If you have a MongoDB installation, now would be the time to verify that it is secure. Since just before Christmas, over 28,000 public MongoDB installs have been hacked. The attackers are holding the hacked data ransom, demanding companies pay using Bitcoins to get their data back. From the looks of it, at least 20 companies have given in and paid the ransom so far. This post explains the hack, how to protect yourself, and what we can learn from it.
Low-level hackers can play with your heart. Literally. Pacemakers, defibrillators and other devices manufactured by St. Jude Medical, a medical device company based in Minnesota, could have put patients’ lives at risk, the US Food & Drug Administration warned on Monday, the same day a new software patch was released to address these vulnerabilities.
There are several confirmed vulnerabilities that could have granted hackers remote access a person’s implanted cardiac device. Then, they could change the heart rate, administer shocks, or quickly deplete the battery. There hadn’t been any report of patient harm related to these vulnerabilities as of Monday, the FDA said.
Canonical's Eleni Maria Stea is reporting today on the upcoming availability of a new option that would allow users to easily enable the low graphics mode for the Unity 7 desktop environment in Ubuntu Linux.
It is crazy how fast — and how drastically — tastes change.
The desktop screencast in the video player aboves my Ubuntu 8.10 desktop as it looked back in 2008, in all its gaudy over-glossed glory. AWN? Check. Screenlets? Check. Compiz cube? Ch-ch-check!
Like an old photo of a bad haircut, this video is very much of its its time.
But aside from being a bit cringe, it shows how far the Linux desktop aesthetic has come, and how far our own tastes have too.
Now that Ubuntu Budgie is an official Ubuntu flavor we're excited to see what developers plan to do this cycle — but could that mean a new logo?
It would appear that the Ubuntu Budgie development team is now complete. They were looking for a graphics designer in December, and it looks like they found the right person for the job.
We told you a while ago that Ubuntu Budgie, the GNU/Linux distribution formerly known as budgie-remix and based on the latest Budgie desktop environment and Ubuntu Linux operating system, achieved official Ubuntu flavor status from Canonical, and will join all the other editions as part of the Ubuntu 17.04 release in April.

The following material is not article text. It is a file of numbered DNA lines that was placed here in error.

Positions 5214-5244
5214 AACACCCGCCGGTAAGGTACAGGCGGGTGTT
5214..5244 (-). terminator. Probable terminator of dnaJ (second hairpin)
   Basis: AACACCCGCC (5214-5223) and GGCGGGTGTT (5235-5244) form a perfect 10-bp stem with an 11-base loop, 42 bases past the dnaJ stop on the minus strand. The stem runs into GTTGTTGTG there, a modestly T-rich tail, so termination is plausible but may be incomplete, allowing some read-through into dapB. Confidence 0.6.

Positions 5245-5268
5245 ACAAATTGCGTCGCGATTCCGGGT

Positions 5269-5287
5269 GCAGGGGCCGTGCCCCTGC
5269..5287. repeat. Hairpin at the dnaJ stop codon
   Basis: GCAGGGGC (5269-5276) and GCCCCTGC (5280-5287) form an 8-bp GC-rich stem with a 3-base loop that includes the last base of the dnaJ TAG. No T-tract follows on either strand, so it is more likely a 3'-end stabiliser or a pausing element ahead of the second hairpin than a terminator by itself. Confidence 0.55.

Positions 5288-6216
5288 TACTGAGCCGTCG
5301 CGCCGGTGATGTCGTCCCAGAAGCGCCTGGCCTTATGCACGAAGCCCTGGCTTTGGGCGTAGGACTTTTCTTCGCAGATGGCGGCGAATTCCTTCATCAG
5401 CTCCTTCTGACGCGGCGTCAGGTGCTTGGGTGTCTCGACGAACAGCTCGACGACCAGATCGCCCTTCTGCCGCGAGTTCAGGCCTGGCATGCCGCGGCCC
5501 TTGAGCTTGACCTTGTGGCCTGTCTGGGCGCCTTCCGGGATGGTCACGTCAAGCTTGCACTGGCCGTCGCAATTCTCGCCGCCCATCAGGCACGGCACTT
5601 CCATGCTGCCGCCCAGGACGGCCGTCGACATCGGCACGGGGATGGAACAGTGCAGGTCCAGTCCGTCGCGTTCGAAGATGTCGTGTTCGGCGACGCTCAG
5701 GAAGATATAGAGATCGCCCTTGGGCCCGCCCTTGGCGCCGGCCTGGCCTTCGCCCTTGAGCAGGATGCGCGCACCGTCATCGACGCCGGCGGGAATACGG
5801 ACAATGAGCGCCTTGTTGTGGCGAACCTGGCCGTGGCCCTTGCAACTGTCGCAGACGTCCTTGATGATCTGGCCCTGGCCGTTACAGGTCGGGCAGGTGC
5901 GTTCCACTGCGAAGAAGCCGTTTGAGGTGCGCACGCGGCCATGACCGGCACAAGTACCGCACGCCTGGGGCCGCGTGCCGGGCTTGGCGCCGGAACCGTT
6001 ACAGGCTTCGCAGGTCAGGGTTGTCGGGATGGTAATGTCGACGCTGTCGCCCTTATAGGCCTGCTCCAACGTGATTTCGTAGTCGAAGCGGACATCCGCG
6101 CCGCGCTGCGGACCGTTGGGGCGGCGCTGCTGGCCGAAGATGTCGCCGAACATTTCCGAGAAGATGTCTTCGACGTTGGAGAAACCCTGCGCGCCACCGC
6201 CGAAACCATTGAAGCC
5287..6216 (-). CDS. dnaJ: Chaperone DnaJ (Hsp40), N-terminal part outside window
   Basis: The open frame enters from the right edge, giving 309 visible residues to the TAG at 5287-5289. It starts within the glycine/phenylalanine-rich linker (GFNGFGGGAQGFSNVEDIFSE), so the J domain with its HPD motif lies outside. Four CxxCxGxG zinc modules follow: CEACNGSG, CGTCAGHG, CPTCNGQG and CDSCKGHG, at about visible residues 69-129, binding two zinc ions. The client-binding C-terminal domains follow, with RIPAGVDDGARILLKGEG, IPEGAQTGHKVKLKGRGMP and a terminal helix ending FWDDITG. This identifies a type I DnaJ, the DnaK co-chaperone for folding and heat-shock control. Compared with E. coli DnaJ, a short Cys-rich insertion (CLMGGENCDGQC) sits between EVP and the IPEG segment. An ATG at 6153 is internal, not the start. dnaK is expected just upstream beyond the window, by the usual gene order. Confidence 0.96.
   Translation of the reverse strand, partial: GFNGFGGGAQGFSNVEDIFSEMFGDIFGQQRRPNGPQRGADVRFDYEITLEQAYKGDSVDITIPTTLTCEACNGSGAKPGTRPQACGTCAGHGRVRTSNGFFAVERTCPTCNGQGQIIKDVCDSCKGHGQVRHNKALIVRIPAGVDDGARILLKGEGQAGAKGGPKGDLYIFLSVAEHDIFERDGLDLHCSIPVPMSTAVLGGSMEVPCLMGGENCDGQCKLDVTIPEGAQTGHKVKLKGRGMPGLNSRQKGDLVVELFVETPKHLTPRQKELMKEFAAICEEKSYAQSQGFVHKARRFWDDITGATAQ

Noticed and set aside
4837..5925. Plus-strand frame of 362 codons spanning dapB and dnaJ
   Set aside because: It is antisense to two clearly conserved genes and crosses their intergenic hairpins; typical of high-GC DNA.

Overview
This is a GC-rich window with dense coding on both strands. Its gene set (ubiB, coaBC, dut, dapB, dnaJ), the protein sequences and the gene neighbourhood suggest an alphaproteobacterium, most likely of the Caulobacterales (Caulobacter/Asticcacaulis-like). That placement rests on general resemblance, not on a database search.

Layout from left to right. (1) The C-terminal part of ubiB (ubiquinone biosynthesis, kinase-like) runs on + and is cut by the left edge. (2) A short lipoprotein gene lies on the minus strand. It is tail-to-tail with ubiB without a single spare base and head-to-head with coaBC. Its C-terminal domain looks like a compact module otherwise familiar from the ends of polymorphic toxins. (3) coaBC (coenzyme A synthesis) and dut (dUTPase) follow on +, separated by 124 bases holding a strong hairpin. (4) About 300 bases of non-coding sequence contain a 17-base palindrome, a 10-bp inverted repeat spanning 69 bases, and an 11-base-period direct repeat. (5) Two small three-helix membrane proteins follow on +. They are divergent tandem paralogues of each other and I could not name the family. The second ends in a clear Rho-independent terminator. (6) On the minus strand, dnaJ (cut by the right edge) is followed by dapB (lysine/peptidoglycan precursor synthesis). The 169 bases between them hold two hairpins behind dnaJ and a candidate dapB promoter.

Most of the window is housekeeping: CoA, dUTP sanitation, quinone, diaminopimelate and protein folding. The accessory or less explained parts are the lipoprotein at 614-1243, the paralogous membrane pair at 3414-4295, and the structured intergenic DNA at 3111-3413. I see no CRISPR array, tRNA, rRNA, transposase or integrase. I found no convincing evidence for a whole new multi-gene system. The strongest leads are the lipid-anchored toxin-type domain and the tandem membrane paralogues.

The Linux Mint project dropped a last-minute gift during the Christmas period – Mint 18.1.
Mint 18.1 builds on the same Ubuntu LTS release base as Mint 18.0, the result being a smooth upgrade path for 18.0 users and the relative stability of Ubuntu's latest LTS effort, 16.04.
In keeping with Ubuntu's LTS releases, Mint isn't stuck chasing Ubuntu updates. Rather the project can pursue its own efforts like the homegrown Cinnamon and MATE desktops, and the new X-Apps set of default applications.
There are dozens, if not more, tools out there that can help you manage your ever-expanding lists of tasks and to-dos. If you want to manage your tasks like a techie, or just feel like going back to basics, the best way to do that is to turn to the command line.
With the software choices that are available, there's no reason why you can't effectively manage your tasks from the command line. You don't need to worry about sacrificing features and functions, either. The three task management tools I look at in this article have something for everyone.
Getting started with an open source project can be intimidating. I wanted to contribute to open source projects, but struggled with where to start. When the time came and I finally took the shot, I ended up having an excellent learning experience. Here is my experience with my first three open source contributions.